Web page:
* ticketing;
* scheduled departure times and gates;
* change of gate assignments;
* status of flight delays;
* schedule changes;
* flight check-in;
* checking and claiming of luggage.
This information must be made available upon request. A crew member is not required to interrupt his or her immediate safety duties to supply such information.
A copy of the Air Carrier Access rules must be made available by carriers for inspection upon request at each airport.
As previously noted, any carrier that provides telephone service for the purpose of making reservations or offering general information shall also provide TT service. This service for people with speech and hearing impairments must be available during the same hours that the general public has access to regular phone service, with equivalent response times and charges.

Medical Certificates 

A medical certificate is a written statement from the passenger’s physician saying that the passenger is capable of completing the flight safely without requiring extraordinary medical care.
A disability is not sufficient grounds for a carrier to request a medical certificate.
Carriers shall not require passengers to present a medical certificate unless the person:
* Is on a stretcher or in an incubator (where such service is offered);
* Needs medical oxygen during flight (where such service is offered);
* Has a medical condition which causes the carrier to have reasonable doubt that the individual can complete the flight safely, without requiring extraordinary medical assistance during the flight; or
* Has a communicable disease or infection that has been determined by federal public health authorities to be generally transmittable during flight.
If the medical certificate is necessitated by a communicable disease (see next section), it must say that the disease or infection will not be communicable to other persons during the normal course of flight, or it shall state any conditions or precautions that would have to be observed to prevent transmission of the disease or infection to others.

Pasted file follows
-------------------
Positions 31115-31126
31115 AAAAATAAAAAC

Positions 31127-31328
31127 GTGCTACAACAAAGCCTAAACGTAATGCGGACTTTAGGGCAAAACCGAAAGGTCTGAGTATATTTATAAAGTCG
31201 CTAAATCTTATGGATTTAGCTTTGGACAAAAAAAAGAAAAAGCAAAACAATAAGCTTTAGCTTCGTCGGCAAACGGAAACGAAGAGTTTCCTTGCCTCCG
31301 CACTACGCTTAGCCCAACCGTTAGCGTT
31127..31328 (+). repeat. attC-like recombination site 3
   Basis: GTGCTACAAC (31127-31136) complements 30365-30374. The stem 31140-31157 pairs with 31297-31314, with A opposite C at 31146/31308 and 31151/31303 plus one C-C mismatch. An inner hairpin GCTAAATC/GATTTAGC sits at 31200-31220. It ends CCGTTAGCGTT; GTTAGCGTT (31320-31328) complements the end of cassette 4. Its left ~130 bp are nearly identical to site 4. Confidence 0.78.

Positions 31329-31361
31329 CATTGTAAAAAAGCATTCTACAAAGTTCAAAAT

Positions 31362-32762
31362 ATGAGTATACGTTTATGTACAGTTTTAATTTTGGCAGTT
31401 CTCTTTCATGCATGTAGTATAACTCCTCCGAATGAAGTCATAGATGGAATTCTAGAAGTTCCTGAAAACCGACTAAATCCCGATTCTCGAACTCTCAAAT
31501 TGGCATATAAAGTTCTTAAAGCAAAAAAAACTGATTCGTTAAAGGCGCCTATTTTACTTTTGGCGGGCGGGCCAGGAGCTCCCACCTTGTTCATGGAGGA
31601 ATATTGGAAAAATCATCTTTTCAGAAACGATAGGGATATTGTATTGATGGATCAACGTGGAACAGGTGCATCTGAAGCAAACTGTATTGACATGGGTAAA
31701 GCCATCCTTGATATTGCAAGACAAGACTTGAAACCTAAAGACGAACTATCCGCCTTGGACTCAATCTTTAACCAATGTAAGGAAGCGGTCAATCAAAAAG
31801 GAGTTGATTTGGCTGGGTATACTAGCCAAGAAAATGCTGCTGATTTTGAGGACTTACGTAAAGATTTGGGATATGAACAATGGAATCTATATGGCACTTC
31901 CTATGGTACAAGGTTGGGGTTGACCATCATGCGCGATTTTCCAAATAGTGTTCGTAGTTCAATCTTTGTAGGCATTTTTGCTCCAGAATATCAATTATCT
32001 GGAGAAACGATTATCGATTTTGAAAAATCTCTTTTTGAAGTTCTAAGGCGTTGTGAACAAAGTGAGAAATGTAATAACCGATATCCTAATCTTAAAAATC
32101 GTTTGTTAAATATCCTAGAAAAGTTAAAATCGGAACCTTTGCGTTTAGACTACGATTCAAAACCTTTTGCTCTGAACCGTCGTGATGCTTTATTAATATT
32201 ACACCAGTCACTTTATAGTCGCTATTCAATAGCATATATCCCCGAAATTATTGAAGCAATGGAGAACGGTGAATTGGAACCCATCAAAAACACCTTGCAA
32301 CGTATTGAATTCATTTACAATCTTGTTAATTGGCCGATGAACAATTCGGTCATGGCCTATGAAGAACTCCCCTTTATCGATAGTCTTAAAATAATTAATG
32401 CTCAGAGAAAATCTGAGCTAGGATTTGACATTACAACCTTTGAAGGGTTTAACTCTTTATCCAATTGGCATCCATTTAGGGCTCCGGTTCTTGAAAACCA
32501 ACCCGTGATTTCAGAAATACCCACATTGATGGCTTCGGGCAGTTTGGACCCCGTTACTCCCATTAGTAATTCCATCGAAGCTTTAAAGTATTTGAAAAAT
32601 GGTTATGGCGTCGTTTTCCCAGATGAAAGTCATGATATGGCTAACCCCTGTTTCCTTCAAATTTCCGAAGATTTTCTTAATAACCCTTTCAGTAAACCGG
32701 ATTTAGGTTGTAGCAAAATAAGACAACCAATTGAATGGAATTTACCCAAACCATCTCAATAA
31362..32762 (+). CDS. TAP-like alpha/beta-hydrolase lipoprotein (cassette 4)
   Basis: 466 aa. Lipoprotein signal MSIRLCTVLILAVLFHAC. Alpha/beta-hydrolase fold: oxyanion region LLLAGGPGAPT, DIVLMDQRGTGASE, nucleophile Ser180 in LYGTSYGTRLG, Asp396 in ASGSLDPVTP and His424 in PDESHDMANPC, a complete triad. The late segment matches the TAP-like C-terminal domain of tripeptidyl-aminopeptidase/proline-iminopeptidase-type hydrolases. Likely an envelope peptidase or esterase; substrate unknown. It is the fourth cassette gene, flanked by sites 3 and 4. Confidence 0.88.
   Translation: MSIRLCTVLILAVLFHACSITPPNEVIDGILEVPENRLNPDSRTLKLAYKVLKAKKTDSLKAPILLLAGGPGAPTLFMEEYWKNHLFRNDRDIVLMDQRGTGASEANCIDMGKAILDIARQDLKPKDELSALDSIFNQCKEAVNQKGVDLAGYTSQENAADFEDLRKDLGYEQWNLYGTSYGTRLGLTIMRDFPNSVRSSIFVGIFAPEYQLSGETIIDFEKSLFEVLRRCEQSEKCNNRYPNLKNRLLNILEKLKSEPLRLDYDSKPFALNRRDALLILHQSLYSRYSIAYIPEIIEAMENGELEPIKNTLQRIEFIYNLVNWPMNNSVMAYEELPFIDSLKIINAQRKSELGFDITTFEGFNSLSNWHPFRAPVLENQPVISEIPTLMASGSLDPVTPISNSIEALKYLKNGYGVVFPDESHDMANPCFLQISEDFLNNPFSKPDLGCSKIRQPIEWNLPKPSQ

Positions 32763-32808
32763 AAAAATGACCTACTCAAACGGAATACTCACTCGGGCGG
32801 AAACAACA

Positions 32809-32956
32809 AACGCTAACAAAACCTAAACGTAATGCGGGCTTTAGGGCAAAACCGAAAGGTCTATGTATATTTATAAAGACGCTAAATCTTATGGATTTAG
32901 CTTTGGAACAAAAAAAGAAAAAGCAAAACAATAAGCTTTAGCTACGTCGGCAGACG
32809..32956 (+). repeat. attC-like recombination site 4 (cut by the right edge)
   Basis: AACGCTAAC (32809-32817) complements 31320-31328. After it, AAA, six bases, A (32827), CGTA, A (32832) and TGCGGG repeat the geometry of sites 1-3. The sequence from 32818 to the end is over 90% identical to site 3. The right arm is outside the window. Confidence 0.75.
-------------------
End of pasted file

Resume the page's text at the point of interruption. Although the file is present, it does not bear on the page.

Carriers cannot mandate separate treatment for an individual with a disability except for reasons of safety or to prevent the spread of a communicable disease or infection.

Communicable Diseases 
As part of their responsibility to their passengers, air carriers try to prevent the spread of infection or a communicable disease on board an aircraft. If a person who seeks passage has an infection or disease that would be transmittable during the normal course of a flight, and that has been deemed so by a federal public health authority knowledgeable about the disease or infection, then the carrier may:
* Refuse to provide transportation to the person;
* Require the person to provide a medical certificate stating that the disease at its current stage would not be transmittable during the normal course of flight, or describing measures which would prevent transmission during flight;
* Impose on the person a condition or requirement not imposed on other passengers (.e.g., wearing a mask).
If the individual has a contagious disease but presents a medical certificate describing conditions or precautions that would prevent the transmission of the disease during the flight, the carrier shall provide transportation unless it is not feasible to act upon the